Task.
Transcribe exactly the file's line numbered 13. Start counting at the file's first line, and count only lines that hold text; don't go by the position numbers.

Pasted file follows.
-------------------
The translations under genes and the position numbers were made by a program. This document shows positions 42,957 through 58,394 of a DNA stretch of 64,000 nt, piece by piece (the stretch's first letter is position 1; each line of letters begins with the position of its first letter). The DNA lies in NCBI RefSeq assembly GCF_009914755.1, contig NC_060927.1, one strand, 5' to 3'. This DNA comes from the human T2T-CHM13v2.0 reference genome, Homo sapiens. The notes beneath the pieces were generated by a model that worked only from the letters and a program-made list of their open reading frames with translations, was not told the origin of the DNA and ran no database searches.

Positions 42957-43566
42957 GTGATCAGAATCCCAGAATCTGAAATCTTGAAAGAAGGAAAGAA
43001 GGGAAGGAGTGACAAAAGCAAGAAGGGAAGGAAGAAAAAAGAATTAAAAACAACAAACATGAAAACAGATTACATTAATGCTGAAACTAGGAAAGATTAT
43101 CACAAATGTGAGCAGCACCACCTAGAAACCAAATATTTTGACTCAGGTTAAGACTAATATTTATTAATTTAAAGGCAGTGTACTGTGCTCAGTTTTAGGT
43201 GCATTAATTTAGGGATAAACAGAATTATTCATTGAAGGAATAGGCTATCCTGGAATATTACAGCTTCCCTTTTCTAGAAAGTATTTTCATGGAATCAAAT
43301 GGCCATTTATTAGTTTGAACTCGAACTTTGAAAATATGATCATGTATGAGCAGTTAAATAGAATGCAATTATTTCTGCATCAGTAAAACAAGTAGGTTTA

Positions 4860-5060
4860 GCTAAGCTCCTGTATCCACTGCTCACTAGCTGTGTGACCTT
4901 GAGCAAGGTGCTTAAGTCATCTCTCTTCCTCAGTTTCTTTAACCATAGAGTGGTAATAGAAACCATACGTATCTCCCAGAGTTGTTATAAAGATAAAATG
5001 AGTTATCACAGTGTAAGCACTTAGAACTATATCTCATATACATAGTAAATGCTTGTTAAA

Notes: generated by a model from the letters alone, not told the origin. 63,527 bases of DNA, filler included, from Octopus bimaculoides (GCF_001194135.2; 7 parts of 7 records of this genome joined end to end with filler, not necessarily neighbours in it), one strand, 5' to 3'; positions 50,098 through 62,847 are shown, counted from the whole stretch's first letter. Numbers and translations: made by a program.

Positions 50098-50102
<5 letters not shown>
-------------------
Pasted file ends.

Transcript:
Positions 50098-50102